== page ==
David A. Coulter, chairman and chief executive officer of BankAmerica Corp., said he anticipates combinations between large banks and technology companies-if legislation allows them.
"You won't see a General Motors buying a bank," Mr. Coulter said at a press conference before the bank's annual meeting last week. "But you will see banks and technology-information firms getting together because technology is affecting this business to such a degree."
He said he could not predict whether BankAmerica would be interested in such a deal in the near term, but he stressed that the debate in Washington on breaking down the barriers between banking and other commercial sectors is "very important."
"To be a global player you have to be powerful in the U.S.," Mr. Coulter said. "But here you're forced to play with one arm tied behind your back."
As for other acquisitions BofA might be interested in, Mr. Coulter said a "big bang," such as a merger with NationsBank Corp., is not a high priority.
The two banks were believed to have held talks as recently as the fall of 1995.
More likely, Mr. Coulter has said on other occasions, are smaller add-on deals that bring new products lines or boost existing ones, similar to the bank's recent joint venture with D.E. Shaw & Co., a New York investment bank.
Mr. Coulter also said the bank is still working with the California attorney general's office to have an independent auditor help resolve a dispute over its municipal bond practice. The state has sued the bank for hundreds of millions of dollars, alleging improprieties going back decades.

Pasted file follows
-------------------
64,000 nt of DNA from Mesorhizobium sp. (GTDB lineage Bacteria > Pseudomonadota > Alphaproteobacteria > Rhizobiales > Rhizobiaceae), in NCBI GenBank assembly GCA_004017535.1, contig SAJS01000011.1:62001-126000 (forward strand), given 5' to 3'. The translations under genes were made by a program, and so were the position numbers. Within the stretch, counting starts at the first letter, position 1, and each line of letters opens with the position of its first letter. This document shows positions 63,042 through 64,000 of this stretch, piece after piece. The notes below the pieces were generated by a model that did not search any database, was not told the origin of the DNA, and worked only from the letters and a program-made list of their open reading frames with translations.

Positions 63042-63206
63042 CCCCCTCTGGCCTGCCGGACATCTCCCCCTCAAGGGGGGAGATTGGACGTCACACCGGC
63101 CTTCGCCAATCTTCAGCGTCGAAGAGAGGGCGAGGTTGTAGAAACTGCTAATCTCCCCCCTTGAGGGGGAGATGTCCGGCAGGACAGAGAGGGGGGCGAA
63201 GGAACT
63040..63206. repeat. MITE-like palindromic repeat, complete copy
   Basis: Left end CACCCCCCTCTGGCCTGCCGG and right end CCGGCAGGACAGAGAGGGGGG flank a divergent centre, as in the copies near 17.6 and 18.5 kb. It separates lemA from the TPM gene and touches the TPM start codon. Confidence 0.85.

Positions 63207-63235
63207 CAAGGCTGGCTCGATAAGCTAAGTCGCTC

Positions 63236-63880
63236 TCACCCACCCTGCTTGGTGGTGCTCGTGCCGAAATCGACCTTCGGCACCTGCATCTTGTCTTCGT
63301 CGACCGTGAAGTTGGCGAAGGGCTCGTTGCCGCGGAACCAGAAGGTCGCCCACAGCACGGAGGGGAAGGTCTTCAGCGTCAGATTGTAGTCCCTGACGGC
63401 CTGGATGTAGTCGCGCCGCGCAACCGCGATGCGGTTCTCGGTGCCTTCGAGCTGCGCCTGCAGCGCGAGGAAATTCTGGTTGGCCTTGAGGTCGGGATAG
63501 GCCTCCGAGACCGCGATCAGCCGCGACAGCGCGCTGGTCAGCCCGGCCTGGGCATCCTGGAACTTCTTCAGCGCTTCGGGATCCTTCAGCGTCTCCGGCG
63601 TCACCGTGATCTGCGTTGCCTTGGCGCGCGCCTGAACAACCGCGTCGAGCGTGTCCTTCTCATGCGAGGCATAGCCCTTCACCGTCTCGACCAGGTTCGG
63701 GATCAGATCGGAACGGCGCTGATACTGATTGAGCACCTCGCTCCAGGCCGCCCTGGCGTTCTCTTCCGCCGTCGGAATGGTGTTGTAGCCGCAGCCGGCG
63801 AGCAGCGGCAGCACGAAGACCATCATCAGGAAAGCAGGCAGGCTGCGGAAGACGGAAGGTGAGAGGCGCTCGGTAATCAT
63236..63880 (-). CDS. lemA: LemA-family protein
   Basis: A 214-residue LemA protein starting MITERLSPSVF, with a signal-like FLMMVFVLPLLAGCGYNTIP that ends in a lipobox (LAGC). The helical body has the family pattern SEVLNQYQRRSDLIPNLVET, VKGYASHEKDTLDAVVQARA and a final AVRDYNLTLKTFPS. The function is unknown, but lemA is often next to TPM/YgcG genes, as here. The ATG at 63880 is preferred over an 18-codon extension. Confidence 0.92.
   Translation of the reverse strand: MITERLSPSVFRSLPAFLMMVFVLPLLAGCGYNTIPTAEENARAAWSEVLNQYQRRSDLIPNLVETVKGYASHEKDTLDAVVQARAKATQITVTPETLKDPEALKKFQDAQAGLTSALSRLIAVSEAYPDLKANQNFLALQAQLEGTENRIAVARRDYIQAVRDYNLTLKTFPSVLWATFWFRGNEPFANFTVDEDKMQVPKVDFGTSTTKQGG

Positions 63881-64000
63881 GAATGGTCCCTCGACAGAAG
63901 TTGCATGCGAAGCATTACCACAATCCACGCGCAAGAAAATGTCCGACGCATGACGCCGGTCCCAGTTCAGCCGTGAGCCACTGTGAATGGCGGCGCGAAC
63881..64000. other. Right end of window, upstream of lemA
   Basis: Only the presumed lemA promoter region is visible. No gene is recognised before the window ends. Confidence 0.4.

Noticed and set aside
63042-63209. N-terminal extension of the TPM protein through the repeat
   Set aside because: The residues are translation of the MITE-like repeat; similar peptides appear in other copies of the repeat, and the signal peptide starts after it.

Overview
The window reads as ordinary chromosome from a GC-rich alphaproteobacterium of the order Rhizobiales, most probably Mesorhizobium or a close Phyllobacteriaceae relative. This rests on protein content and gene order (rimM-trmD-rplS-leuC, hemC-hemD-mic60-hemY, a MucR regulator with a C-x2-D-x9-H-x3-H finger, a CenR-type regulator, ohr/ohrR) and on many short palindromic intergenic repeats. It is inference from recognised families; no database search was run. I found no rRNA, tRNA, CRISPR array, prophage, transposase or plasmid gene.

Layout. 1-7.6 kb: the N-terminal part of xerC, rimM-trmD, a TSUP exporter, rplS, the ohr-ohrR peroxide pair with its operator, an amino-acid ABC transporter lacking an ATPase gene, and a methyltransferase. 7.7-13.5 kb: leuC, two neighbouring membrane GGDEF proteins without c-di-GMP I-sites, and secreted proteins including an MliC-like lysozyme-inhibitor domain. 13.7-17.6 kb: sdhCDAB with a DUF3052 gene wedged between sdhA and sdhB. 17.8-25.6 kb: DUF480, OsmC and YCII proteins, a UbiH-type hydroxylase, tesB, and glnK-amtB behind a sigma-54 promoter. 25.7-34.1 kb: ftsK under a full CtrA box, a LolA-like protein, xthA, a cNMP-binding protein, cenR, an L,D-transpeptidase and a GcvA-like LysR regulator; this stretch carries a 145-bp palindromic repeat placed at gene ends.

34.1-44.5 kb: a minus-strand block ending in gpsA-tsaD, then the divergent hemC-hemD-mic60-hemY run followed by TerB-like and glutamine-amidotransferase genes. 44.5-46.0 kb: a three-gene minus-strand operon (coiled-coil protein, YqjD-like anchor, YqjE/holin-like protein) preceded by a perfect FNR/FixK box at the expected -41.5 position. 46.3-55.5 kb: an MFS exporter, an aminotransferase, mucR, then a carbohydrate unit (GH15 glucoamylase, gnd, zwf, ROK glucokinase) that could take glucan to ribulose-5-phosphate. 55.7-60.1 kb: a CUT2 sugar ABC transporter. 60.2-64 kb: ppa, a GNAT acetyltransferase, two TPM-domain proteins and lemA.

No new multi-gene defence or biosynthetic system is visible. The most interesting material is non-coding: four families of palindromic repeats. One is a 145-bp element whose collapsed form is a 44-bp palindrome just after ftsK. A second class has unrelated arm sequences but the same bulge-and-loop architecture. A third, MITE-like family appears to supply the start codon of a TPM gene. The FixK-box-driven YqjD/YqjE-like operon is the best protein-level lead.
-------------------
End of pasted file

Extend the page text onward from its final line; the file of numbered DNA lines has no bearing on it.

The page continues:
Mr. Coulter said he felt it was unnecessary for the city of San Francisco, which filed before the state did, to make the matter public.
"I don't know why they needed to hold a press conference," he said. "That strikes at the image of BofA, and that upsets me."
During the annual meeting, a shareholder asked why the problems in the municipal bond department were not disclosed in the annual report. Mr. Coulter responded that the bank believes that the matter is "immaterial" and therefore did not need to be included.
About 650 shareholders packed into a ballroom at the Los Angeles Sheraton Grande Hotel to hear about Mr. Coulter's first full year as CEO. A handful of shareholders peppered him with questions about his compensation, retirement benefits, the independence of auditor Ernst & Young, and the bankruptcy of one of the directors, real estate developer Peter Bedford, who was reelected.
One questioner complained that another director, Mattel Inc. chairman and chief executive officer Jill Barad, left the meeting shortly after the lights went down.
Stockholders also approved a two-for-one stock split.